Sun bathing is as beneficial and useful during the fast as at other times. The chronic sufferer should have these throughout the course of the fast. Certain precautions are essential. As the fast progresses, the length of the exposure must be reduced, else an excess of sun will depress and weaken the patient. Nervous patients are especially prone to be depressed by over-exposure.

Dr. Gian-Cursio has objected to the sun bath during the fast on the grounds that the anabolic processes are at a standstill during this time. But this is a mistake as shown by the continuance of growth in fasting animals and by the healing of wounds and ulcers during this period. I advise and employ the sun bath in all chronic sufferers while the fast is in progress.

Certain precautions are essential. It is my practice to gradually increase the time of exposure up to the twentieth day of the fast, then gradually decrease it. This rule is not inflexible, for I find it necessary to decrease the time of exposure before the twentieth day in occasional cases, and I find it possible to wait until the thirtieth day before decreasing the time of exposure in some patients.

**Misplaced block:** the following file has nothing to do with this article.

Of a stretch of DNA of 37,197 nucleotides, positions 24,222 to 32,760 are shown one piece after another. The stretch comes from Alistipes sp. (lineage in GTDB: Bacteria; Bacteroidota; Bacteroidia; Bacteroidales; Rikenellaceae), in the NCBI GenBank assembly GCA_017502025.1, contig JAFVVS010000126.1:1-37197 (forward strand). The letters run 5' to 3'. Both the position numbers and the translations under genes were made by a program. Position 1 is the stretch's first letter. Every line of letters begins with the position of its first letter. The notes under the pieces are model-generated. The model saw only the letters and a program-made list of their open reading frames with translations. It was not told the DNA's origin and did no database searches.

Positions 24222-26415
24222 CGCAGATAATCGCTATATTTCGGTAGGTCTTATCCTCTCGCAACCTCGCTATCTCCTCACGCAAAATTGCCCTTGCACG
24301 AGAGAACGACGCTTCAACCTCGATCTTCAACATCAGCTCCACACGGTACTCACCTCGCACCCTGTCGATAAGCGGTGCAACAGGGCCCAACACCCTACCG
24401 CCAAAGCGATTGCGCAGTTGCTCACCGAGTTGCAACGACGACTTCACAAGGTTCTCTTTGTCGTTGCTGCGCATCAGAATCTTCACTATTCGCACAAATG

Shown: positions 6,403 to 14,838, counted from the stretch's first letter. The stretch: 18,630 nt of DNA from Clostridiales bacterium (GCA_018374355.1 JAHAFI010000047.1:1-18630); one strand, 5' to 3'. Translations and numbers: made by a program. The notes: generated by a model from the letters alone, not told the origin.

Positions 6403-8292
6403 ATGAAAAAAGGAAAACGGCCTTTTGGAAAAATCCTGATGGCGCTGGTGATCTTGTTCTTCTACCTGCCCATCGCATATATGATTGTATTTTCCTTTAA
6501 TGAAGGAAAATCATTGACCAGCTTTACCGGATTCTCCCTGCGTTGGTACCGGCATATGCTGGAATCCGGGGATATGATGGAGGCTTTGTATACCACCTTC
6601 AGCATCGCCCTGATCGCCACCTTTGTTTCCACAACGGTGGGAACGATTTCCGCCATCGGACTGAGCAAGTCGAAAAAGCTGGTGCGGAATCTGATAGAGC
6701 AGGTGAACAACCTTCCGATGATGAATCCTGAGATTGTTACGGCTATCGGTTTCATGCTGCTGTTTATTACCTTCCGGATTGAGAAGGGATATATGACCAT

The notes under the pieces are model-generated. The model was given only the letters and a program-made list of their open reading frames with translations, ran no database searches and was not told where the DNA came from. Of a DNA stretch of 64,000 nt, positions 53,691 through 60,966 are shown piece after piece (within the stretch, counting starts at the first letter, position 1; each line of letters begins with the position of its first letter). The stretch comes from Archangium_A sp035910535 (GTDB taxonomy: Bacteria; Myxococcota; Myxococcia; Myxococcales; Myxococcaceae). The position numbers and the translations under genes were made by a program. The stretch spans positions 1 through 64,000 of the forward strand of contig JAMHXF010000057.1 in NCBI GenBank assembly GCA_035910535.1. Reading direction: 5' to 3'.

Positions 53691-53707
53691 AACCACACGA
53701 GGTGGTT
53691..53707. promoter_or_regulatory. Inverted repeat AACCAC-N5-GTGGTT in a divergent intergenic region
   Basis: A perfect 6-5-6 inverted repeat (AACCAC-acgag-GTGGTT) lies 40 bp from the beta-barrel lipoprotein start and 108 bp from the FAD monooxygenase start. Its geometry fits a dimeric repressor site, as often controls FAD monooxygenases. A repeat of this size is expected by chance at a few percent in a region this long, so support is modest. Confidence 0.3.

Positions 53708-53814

No patient should be permitted to stay in the sunbath until he is depressed, or feels "washed out," or is left nervous and irritable. Patients suffering from nervous diseases are especially likely to be depressed by a slight over-exposure. In asthmatics, a little too much sun may bring on a paroxysm of asthma. In sufferers from heart disease, a little over-exposure may depress the heart. Over-exposure of patients with tuberculosis of the lungs has been known to induce a hemorrhage. In this connection it should be understood that by over-exposure, I do not mean sufficient exposure to produce a burn. One may overexpose oneself after one has acquired a very deep, dark tan. Sunbathing may be overdone at any time and over sunning is definitely harmful.